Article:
Despite its box office success and pop culture impact, the recent It remake did receive complaints from viewers who felt it isn't scary enough. Being that the film centres around an entertaining, wisecracking group of teenagers, it does have a more lighthearted feel at times, clown or no clown. In a new interview, however, Bill Skarsgard warned that the sequel will be much scarier.
The exceedingly handsome actor, who plays the terrifying demonic entity known as Pennywise, told IGN, "The first movie worked so well at what it is trying to do, I think, and ultimately that is the kids' story, and you follow these kids and you sort of fall in love with these kids." It's true — Pennywise might have dominated the film's marketing campaign, but the heart of the Stephen King adaptation is unquestionably the kids in the self-proclaimed Losers Club.
The next chapter of the story is based on the latter half of King's novel, which follows the Losers Club after they've grown up. Though most of them have left the cursed town of Derry, they're drawn back to their roots for a final showdown with Pennywise. That means the young cast is being switched out for older versions of themselves (naturally we have a few ideas about who should play them), which raises the bar for potential horror. "The second one will be the adult story," Skarsgard continued. "I think the right way to do it is to make that movie actively different." In other words? We can go ahead and assume all bets are off in terms of frights for It: Chapter 2.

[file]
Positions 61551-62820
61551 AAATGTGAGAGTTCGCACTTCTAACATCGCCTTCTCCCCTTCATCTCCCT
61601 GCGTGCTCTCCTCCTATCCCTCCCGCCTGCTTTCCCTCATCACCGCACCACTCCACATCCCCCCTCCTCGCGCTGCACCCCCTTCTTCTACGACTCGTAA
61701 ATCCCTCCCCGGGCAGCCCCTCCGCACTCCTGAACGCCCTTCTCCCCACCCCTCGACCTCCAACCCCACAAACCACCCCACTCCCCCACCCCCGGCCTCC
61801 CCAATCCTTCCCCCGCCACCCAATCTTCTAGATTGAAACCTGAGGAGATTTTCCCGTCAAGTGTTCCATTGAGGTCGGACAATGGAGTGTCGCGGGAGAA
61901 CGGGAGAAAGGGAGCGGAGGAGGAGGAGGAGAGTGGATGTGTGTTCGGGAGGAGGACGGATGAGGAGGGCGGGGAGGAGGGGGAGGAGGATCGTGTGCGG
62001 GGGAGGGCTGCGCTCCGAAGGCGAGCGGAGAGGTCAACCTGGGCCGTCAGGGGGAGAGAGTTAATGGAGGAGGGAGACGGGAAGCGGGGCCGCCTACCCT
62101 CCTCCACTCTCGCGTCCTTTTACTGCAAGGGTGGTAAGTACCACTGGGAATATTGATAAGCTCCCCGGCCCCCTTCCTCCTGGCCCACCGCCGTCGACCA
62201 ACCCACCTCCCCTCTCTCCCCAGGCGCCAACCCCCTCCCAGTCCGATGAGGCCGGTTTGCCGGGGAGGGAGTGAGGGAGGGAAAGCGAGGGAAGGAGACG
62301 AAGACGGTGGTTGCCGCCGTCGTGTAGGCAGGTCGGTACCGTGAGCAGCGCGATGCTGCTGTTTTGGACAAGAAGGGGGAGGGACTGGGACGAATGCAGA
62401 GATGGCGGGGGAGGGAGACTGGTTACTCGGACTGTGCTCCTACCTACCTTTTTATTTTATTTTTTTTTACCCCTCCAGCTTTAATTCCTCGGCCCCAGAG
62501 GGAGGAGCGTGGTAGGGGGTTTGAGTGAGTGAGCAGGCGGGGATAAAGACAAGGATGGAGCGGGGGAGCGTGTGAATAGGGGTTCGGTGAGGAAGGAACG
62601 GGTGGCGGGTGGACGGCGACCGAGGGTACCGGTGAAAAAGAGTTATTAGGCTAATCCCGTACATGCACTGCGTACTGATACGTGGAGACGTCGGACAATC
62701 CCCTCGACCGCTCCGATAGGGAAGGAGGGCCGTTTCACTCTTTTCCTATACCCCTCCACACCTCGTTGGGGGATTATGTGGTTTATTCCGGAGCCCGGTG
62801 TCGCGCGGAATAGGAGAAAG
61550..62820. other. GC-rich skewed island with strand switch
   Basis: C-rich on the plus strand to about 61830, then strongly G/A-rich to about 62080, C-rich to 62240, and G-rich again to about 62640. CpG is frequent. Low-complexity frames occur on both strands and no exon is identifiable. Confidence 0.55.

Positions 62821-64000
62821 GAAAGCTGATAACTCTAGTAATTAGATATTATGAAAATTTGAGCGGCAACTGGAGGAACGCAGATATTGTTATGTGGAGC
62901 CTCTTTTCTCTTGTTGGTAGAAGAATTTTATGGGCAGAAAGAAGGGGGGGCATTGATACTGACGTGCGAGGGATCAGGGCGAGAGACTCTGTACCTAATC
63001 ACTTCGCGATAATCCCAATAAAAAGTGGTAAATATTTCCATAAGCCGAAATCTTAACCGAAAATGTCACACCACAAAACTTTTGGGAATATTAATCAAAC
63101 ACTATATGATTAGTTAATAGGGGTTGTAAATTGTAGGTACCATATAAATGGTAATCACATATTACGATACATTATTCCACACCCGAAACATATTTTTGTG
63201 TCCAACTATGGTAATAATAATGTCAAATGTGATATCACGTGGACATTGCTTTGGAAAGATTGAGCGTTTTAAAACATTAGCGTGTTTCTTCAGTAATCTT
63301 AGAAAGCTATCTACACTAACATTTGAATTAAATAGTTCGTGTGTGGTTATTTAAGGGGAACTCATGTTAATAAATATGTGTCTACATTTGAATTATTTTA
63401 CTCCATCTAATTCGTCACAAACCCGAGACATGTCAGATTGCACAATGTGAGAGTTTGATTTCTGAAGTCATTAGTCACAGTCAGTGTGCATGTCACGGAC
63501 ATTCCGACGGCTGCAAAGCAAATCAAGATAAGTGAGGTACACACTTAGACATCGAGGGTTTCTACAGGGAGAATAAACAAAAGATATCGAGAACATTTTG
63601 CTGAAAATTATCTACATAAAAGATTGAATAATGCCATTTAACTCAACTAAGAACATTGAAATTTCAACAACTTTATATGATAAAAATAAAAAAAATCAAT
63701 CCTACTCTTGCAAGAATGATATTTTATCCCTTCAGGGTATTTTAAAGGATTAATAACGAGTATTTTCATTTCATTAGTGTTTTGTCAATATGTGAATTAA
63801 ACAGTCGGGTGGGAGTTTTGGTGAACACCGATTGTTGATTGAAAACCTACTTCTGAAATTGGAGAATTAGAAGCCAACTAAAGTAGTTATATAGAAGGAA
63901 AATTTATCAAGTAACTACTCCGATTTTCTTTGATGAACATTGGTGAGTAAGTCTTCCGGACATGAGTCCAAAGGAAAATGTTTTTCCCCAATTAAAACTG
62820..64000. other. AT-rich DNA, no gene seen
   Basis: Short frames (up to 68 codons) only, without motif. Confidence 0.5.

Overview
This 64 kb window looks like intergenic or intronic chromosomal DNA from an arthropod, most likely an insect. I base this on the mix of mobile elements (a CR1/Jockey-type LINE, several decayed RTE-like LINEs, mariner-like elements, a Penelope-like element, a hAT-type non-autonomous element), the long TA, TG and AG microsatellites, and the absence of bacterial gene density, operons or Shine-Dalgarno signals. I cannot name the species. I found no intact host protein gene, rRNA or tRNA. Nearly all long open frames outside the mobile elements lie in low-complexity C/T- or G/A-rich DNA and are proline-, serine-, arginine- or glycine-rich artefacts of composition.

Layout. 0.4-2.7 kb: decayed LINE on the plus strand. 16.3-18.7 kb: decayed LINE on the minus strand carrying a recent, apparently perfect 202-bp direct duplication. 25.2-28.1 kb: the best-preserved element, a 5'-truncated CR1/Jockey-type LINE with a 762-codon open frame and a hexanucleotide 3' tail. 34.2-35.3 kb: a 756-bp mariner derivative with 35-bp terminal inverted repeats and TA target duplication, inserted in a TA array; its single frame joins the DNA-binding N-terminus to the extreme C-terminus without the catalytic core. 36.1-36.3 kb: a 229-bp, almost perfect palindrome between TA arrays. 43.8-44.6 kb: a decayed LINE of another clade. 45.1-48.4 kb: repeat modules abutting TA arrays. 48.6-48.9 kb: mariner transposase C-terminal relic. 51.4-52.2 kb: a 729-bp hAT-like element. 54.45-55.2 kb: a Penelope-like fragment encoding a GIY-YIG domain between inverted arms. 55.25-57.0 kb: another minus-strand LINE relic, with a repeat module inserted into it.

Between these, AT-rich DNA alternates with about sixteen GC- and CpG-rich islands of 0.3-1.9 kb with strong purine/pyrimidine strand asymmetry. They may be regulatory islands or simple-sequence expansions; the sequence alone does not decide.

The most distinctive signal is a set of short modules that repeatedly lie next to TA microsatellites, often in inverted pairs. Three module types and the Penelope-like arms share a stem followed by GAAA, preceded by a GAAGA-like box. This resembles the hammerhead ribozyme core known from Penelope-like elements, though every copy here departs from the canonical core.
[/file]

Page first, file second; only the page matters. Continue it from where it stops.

Skarsgard also hinted that the sequel will likely explore Pennywise's past, which we recently got a taste of after the nature of a terrifying deleted scene was revealed. "I think there might be worth exploring sort of the psychological aspects of horror, but also maybe the sort of cosmological existence of this being. What is he, and where does he come from?" If that means diving deeper into Pennywise's sordid dwelling, we might have to skip seeing the second one. (Just kidding.) (Kind of.)
The It sequel is set to hit cinemas on Sept. 9, 2019.